Conservative opposition People Power Party wins landslide victories in votes for the mayors of the country’s two biggest cities of Seoul and Busan.
South Korean President Moon Jae-in’s Democratic Party has suffered devastating defeats in elections for the mayors of the country’s two biggest cities, results showed on Thursday, amid political scandals and policy blunders.
The election on Wednesday was widely seen a key barometer for potential political shifts for Moon’s progressive party with less than one year left before a March 9 presidential election.
The mayoral posts, both held by Democratic Party members, became vacant last year as a result of sexual harassment allegations, with Seoul mayor Park Won-soon killing himself while the leader of the southern port of Busan resigned.
Between them, the two municipalities account for about a quarter of the national population.
In Seoul, Oh Se-hoon of the conservative People Power Party defeated his Democratic opponent by 57.5 percent to 39.2 percent, according to the National Election Commission, winning all the city’s 25 districts.
“I can’t hold back the heavy sense of responsibility that’s really weighing down on my mind,” said Oh.
In Busan, People Party candidate Park Hyung-joon received 62.7 percent of the votes, beating Democrat Kim Young-choon who earned 34.4 percent.
Voter turnout was 58.2 percent in Seoul and 52.7 percent in Busan from some 12.16 million eligible to cast ballots, exceeding 50 percent in a snap election for local offices for the first time, according to the commission.
The two new mayors will serve out the remaining 14 months of their predecessors’ four-year terms.
Moon and his Democratic Party have been struggling with plummeting ratings in recent months amid public outrage over soaring housing prices, deepening inequality and corruption and sex abuse scandals involving senior officials.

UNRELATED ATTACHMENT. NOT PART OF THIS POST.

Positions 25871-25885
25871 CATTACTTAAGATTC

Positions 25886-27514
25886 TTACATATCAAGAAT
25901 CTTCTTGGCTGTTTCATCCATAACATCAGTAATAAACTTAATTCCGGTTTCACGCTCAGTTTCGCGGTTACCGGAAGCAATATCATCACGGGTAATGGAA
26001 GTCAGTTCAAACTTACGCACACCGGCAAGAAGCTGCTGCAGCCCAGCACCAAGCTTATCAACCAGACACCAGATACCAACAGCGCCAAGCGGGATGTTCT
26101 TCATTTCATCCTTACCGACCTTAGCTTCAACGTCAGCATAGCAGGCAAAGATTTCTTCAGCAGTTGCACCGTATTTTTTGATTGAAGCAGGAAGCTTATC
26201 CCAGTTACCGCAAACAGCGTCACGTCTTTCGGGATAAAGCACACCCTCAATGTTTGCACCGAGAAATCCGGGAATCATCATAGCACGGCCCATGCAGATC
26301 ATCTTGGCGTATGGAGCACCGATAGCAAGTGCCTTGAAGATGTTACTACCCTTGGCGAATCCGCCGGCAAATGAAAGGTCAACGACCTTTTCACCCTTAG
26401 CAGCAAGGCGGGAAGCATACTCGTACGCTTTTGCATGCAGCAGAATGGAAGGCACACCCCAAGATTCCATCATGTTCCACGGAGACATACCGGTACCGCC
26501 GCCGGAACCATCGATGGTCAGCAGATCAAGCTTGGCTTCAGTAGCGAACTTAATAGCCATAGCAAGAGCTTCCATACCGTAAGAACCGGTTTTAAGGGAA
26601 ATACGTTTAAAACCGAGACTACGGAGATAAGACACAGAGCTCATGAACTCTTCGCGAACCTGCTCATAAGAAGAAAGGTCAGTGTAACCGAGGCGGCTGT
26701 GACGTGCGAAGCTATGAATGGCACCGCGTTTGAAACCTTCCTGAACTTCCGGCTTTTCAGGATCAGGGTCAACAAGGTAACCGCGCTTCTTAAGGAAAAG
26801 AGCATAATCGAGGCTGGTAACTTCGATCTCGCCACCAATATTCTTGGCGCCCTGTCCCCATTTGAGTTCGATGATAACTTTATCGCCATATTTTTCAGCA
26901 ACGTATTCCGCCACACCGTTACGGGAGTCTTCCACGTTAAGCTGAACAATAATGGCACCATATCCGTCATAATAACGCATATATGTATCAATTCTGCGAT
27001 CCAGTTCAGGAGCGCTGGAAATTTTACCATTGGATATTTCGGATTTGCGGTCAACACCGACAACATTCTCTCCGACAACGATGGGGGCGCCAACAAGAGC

In a statement, the ruling party said it “humbly accepts the public sentiment displayed in the election results”, adding: “We have caused the public huge disappointment due to our shortcomings.”
In a separate statement, Moon said that he takes it as a “reprimand” from the public.
According to the presidential palace spokesman Kang Min-seok, the president pledged to carry out his duties with a “humble demeanour and heavy sense of responsibility”.
Moon was also quoted as saying that he will concentrate his efforts on meeting the people’s “desperate demands,” including overcoming the COVID-19 crisis, revitalising the economy and rooting out corruption.
Moon – who is limited to a single term by South Korea’s constitution – saw his approval ratings plunge to a record-low of 32 percent last week, with 58 percent disapproving of the job he is doing, according to a survey by Gallup Korea.
The latest vote result is in stark contrast to the parliamentary elections one year ago, when the Democratic Party enjoyed a sweeping victory that gave it a super-majority at the National Assembly.
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